Basic Doctrines

Triune God – The Ecumenical Catholic Church confesses One True God – Father, Son, and Holy Spirit – and Jesus Christ as God the Son incarnate.

Nicene Creed – The Creed associated with the Council of Constantinople of A.D. 381 (the so-called “Nicene Creed”) is the definition of Christianity.

Apostles’ and Athanasian Creeds – The so-called “Apostles’ Creed” is accepted as a valid statement of faith, and the Quicunque Vult, or “Athanasian Creed,” is accepted as a valid statement of Trinitarian theology and christology. (While agreeing with the theological details delineated in the Athanasian Creed, the Ecumenical Catholic Church is unwilling to say, as does that creed, that those persons who do not believe exactly as so delineated will be assigned to eternal life in hell.)

Scripture, Tradition, and Reason – The Scriptures of the Old and New Testaments, the Tradition of the Church, and human reason and experience are the three pillars of Truth by which inspiration, revelation, law, and faith may be tested.

Nondiscrimination – This Ecumenical Catholic Church holds no regard for a person’s race, color, gender, sexual orientation or preference, nationality, or socioeconomic class.

Baptism – Holy Baptism is the primary sacrament, the act by which God accepts a person as His reborn child and sends to that child the Holy Spirit. As the Creed teaches, there is but one Baptism, whether of an infant or an adult, and that Baptism determines membership in the Church. The Ecumenical Catholic Church recognizes as valid the baptism of any other Christian denomination provided such baptism was performed with water in the Name of the Triune God. A baptized person never shall knowingly be rebaptized, for to do so would be an act of unfaith and denial of God’s infinite Grace.

Eucharist – The Holy Eucharist is the sacrament through which the baptized are fed with the real and substantial Body and Blood of Christ. This sacrament constitutes the essence of the worship of this church, and all celebrations of the Eucharist are open to all who are baptized, confess the Creedal Faith, and believe that they are receiving the true Body and Blood of Christ. Inability to confess or believe because of age, mental capacity, or other physical reason are not held as barriers to Communion.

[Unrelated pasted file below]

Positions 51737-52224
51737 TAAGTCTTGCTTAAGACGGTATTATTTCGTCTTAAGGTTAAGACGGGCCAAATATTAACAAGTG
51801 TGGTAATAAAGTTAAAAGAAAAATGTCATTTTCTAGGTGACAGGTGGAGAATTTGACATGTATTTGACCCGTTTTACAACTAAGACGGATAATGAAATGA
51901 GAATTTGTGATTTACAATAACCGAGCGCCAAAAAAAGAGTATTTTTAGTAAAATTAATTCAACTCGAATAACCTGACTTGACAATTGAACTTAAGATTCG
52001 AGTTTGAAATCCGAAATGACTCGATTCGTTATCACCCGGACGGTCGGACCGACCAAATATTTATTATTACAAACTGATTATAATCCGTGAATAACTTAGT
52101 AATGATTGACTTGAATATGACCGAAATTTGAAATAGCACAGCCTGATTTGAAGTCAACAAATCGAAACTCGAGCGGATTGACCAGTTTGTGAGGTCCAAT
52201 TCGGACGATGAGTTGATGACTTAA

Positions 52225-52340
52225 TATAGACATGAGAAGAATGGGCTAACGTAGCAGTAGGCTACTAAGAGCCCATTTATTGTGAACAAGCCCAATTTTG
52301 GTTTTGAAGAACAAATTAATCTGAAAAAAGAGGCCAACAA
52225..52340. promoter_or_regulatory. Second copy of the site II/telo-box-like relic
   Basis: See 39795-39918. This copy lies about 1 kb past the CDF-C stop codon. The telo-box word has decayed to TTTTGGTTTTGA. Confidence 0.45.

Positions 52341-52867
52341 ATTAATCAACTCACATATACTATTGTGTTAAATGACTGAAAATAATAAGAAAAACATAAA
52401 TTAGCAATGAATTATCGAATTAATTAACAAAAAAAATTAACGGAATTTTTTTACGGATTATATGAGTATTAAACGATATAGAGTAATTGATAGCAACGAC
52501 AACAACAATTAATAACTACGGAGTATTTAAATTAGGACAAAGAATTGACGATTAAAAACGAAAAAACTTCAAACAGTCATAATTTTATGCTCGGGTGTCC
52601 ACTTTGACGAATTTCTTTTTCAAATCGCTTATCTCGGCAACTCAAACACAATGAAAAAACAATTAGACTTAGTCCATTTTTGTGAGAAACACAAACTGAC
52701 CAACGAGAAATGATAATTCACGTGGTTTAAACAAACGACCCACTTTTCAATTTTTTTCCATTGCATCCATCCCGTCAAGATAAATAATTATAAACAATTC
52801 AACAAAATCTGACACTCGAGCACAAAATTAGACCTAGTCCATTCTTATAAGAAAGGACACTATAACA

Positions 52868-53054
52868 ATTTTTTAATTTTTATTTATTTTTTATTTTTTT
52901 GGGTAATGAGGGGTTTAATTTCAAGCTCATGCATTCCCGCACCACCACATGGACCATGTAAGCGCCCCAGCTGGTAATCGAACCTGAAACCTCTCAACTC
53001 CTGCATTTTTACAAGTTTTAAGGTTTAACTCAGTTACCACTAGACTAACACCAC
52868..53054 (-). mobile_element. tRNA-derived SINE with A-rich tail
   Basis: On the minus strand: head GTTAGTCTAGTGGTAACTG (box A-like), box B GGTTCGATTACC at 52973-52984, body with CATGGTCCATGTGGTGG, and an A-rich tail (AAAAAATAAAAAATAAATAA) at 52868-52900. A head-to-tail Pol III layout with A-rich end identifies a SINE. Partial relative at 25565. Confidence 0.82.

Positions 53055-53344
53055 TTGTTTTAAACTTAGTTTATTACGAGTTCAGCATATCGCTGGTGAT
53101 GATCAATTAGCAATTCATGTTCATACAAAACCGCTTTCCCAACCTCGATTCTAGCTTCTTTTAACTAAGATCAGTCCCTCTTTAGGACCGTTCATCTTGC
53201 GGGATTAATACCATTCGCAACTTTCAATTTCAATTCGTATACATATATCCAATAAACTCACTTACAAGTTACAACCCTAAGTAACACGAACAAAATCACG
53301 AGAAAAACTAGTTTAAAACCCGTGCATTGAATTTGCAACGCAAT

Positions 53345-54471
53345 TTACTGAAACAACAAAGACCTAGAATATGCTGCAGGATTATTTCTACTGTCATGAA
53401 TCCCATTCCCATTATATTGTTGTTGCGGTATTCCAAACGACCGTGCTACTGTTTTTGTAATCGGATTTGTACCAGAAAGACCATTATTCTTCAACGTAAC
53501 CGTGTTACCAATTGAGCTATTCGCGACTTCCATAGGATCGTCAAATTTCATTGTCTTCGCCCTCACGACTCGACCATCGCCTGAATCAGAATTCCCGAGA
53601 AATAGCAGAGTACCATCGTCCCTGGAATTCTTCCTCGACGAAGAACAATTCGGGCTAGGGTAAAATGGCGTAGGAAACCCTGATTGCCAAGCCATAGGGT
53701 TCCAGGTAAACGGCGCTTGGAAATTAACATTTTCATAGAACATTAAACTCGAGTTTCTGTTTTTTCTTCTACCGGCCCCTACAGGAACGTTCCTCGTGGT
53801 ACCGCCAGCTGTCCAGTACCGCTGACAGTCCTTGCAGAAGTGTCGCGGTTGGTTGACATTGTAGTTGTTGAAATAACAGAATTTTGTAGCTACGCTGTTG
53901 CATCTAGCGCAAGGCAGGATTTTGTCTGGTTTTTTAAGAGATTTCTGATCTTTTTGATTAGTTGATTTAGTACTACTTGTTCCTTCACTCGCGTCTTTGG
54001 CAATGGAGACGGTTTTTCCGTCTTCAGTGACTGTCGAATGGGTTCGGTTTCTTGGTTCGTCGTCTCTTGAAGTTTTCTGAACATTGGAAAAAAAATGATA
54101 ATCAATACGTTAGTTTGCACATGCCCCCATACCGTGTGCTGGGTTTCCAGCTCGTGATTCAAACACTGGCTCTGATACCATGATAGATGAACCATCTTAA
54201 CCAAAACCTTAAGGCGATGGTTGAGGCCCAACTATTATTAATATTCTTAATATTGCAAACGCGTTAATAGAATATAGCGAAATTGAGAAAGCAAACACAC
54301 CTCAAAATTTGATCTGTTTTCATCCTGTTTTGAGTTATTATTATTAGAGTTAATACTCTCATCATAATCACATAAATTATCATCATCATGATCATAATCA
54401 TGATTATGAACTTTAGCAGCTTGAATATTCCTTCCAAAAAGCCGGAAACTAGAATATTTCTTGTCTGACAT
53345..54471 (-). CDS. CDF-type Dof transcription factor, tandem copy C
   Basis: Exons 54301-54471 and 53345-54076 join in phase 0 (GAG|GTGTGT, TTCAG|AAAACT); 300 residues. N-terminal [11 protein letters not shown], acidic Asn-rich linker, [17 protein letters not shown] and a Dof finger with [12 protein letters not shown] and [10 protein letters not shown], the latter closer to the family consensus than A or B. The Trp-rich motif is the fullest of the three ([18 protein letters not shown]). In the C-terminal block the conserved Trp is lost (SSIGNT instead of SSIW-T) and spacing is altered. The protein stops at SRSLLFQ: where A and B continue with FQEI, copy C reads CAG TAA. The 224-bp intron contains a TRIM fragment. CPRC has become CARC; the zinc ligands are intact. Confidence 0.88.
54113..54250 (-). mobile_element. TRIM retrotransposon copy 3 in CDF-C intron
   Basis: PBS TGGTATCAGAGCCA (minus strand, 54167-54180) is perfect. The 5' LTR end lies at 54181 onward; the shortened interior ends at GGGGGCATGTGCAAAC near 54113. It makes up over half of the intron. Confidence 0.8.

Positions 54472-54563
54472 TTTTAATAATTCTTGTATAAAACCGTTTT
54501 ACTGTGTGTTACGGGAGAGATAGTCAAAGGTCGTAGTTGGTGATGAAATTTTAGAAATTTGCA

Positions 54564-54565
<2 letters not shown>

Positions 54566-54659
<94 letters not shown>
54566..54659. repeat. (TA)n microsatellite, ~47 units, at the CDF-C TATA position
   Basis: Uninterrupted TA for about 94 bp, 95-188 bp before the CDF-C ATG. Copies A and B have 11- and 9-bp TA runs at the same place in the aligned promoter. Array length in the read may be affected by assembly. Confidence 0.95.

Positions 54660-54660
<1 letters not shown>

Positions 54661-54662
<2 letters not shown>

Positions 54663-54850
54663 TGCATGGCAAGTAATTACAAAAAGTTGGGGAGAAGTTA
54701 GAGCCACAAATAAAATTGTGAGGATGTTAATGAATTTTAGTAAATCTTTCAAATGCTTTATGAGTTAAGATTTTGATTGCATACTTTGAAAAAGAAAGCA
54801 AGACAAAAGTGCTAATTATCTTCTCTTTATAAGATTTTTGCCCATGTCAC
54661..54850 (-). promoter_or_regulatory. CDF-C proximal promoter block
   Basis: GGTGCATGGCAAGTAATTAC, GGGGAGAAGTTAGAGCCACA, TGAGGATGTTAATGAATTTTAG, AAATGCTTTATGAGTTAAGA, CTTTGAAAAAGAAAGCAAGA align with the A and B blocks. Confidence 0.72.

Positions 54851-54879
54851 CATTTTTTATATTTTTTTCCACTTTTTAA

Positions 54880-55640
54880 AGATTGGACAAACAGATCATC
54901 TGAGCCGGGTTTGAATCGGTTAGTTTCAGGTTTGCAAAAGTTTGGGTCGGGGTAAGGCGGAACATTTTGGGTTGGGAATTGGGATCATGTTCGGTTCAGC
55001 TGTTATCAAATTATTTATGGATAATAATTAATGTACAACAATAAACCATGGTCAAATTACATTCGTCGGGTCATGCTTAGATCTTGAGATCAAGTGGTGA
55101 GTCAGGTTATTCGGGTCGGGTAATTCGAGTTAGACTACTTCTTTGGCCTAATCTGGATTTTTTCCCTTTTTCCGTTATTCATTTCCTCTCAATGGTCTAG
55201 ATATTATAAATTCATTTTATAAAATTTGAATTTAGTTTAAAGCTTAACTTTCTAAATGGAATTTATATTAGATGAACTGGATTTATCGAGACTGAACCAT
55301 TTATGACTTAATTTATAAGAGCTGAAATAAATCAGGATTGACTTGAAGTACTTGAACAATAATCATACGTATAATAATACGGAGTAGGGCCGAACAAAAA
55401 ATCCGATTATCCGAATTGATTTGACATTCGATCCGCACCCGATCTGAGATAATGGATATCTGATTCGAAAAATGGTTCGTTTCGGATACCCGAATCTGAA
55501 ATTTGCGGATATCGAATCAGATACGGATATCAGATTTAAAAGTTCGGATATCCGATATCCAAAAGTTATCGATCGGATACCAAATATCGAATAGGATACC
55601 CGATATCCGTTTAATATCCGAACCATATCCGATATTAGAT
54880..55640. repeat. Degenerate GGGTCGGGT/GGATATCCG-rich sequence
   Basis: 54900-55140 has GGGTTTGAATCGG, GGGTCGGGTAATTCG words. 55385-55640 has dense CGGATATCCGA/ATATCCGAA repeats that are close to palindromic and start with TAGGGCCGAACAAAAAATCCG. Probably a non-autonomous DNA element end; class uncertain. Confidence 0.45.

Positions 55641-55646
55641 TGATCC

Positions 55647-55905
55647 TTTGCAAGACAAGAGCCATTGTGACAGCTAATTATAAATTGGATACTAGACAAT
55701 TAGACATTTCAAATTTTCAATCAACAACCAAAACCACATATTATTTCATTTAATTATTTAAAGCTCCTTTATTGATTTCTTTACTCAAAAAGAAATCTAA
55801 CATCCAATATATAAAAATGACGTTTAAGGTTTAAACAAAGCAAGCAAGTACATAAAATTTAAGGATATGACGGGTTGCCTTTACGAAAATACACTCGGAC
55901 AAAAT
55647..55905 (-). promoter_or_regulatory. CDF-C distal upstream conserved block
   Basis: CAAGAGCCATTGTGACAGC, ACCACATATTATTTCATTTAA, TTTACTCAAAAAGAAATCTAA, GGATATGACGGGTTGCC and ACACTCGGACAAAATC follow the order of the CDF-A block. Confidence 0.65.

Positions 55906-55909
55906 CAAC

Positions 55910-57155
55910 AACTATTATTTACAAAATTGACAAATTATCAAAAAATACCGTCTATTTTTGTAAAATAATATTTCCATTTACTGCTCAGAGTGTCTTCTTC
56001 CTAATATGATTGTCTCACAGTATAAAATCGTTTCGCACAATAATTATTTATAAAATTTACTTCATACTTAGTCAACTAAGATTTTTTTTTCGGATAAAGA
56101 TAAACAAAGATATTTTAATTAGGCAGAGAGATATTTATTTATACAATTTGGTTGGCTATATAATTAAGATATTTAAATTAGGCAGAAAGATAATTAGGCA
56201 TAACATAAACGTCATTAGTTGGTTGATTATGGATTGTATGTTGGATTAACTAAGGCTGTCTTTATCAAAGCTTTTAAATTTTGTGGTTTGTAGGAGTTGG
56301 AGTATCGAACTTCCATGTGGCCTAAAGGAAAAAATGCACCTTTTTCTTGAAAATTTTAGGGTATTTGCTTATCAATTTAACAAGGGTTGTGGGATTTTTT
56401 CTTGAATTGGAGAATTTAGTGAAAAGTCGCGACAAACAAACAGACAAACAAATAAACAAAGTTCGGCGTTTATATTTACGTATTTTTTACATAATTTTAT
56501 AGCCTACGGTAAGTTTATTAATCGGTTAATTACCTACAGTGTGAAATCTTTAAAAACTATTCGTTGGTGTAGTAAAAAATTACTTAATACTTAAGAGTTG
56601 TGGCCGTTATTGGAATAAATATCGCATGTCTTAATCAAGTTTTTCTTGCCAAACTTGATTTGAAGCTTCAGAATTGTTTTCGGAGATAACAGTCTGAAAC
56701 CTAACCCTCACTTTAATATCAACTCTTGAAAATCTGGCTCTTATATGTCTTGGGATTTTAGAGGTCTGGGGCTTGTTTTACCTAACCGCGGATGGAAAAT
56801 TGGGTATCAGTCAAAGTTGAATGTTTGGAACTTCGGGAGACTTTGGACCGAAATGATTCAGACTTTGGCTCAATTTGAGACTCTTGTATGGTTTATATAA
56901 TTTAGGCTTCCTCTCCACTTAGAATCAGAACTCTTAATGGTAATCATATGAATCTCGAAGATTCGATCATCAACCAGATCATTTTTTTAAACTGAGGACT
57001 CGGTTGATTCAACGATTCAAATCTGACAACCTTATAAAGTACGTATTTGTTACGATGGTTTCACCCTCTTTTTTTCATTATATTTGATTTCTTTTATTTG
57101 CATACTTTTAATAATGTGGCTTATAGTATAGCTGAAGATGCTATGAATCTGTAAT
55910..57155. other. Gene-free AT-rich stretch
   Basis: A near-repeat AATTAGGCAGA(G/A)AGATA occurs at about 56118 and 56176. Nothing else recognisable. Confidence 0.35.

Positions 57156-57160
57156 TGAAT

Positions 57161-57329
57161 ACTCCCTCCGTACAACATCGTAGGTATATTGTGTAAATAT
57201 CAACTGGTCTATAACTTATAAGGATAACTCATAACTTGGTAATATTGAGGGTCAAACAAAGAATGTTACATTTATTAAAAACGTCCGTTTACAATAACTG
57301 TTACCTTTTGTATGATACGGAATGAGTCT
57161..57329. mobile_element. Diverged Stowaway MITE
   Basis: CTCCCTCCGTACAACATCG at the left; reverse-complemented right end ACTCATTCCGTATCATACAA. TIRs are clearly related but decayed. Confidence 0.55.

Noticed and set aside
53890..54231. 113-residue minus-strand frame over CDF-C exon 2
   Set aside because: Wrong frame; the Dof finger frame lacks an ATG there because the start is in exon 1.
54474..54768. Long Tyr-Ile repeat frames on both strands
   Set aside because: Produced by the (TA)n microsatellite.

Minor Sacraments – The five traditional minor sacraments are also performed by the Ecumenical Catholic Church. In penance Christians receive grace by confessing their sins and offering a sincere attempt to amend their ways. In unction the sick are anointed to receive grace as a means of comfort and assurance of love in times of trouble. The three other sacraments are signs of commitment derived from the primary commitment of Holy Baptism. In confirmation Christians publicly confess their faith in the Lord and commit themselves to Him. In marriage people commit themselves to one another so that together they may better serve God and humanity. In ordination Christians make commitments to one of the special, consecrated, permanent ministries of the Church.

One Church. The Ecumenical Catholic Church confesses that Jesus Christ sought His Church to be one Body which unites all of humanity. To this end, the Ecumenical Catholic Church (a) maintains its membership open to all persons who are in agreement with its doctrinal position and desire to be members and (b) maintains to its best ability an active role in the ecumenical movement, keeping in touch with the remainder of the Church and striving toward the visible unity thereof.

Capital Punishment

It is not within the scope of human rights, individually or collectively, to take the life of another against the other’s will.

By Baptism, we are all part of the one Body of Christ. Capital punishment defies our baptismal covenant, which is to bring people into the Fold of Christ, not to remove them from it. The death penalty is an act of violence against the Body of Christ.